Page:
World Nanotechnology Conference
- April 15-17, 2019
- Dubai, UAE
Olugbenga Falode holds a PhD Degree in Petroleum Engineering from the University of Ibadan, Nigeria. He is currently a Senior Lecturer in the same Department. A common thread running through his research interests is using material engineering in developing inexpensive green materials from renewable sources with enhanced functionalities for flow assurance and hydrocarbon recovery. His research outputs show multidimensional skills in various fields such as- mathematical modeling, interfacial phenomena, multiphase flow, material synthesis, bioengineering, polymer and surfactant chemistry, surfactant chemistry, Enhanced Oil Recovery (EOR), Nanoparticles and etc. He has published more than 80 research articles in reputable journals.
A common challenge to operators in both offshore and onshore oil fields globally is continuous decline in production as these fields reach their maturity stages. This has elicited efforts to exploiting the unconventional reservoirs, and delving into unexplored deep and ultra-deep-water territories, which are highly associated with myriads of risks and uncertainties. Alternatively, and preferably, many countries have begun to channel technical efforts towards maximising recovery from existing fields. This is because this option provides less risk and uncertainty as compared to the green or new fields. Oil recovery by primary and secondary processes yields about 35 to 50% of the Original Oil in Place (OOIP). The remaining is trapped by capillary forces as droplets or ganglia. An Enhanced Oil Recovery process must be able to mobilise the trapped droplets or oil blobs and to create an oil bank that can be efficiently propagated to the production well.
Nanotechnology has proven to offer some solutions to mitigate the present-day challenges of the oil and gas industry. It has the potential to transform EOR processes and mechanisms. Studies have shown that nanoparticles dispersed in injected fluid (such as brine) have the potential to increase recovery beyond the levels recorded for secondary recovery. However, the synergetic effect of flooding nanofluid and brine (secondary recovery) alternately is yet to be explored.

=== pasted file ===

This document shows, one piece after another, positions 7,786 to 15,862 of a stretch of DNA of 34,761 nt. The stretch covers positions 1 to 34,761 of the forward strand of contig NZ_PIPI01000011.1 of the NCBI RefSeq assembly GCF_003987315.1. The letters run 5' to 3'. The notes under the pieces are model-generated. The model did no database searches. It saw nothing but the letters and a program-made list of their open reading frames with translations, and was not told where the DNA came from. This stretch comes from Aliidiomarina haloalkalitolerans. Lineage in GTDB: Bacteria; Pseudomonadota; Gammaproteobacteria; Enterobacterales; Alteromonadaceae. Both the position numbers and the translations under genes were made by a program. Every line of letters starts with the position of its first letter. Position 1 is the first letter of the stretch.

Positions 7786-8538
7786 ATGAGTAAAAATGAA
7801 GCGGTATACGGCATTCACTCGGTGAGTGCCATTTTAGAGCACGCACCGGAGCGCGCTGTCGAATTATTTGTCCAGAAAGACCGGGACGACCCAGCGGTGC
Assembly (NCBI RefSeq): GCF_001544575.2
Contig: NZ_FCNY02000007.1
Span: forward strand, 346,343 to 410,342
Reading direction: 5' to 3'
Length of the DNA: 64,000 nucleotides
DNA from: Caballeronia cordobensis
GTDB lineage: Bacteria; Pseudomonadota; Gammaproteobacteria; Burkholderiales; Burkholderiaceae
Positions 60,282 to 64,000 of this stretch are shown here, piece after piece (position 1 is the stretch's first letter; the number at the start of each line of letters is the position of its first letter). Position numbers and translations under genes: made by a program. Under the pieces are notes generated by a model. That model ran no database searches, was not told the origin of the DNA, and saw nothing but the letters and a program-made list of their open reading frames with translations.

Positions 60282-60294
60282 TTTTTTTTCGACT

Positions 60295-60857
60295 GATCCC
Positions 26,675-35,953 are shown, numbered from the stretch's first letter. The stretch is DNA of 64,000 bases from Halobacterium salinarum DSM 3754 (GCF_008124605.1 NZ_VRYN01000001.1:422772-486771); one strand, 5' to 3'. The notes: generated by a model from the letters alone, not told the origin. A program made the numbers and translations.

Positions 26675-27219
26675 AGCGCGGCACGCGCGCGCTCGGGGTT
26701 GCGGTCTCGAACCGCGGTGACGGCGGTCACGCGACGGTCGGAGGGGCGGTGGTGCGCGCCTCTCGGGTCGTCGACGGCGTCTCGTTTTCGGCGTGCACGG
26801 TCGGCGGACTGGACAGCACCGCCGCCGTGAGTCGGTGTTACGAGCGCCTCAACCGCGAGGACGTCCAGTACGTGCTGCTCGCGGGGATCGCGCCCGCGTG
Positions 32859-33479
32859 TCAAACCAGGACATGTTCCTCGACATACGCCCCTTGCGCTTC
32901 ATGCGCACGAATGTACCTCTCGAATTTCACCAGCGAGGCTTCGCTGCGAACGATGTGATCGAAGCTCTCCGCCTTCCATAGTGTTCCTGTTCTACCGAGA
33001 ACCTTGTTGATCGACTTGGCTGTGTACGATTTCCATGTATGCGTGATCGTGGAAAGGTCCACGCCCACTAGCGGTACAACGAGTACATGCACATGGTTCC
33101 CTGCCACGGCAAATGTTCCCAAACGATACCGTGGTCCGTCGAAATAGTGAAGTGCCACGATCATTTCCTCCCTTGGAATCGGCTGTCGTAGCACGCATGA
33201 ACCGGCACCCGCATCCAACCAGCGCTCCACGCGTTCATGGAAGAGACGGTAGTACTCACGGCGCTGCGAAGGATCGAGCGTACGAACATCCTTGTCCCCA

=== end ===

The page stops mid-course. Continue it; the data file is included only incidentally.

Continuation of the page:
The research investigated three (3) different recovery mechanisms to infer the mechanism that resulted in the maximum oil recovery. The recovery mechanisms examined were brine flooding, nanofluid flooding and nanofluid-alternating-brine (NAB) flooding. The flooding experiments were carried out on typical core samples obtained from Niger Delta sandstone reservoirs. Amorphous (less harmful) silica nanoparticles with a defined range of size dispersed in brine were deployed for the nanofluid flooding.
The results indicated that the overall recovery factor of the NAB flooding was higher than those recorded for both brine and simple nanofluid flooding. More so, the recovery by nanofluid generally improved with increasing concentration of nanoparticles until a threshold limit was reached beyond which no further recovery was achieved. Therefore, the potential of NAB flooding for improved oil recovery needs to be harnessed to ensure cost-effective reserves addition from existing and mature Niger Delta fields
Audience take away:
• The audience would learn the applications of nanotechnology in enhancing oil recovery from some sandstone reservoirs.
• Faculty in petroleum engineering and allied courses can use this knowledge in advanced heat transfer, automotive, electronic, biomedical and other applicationss.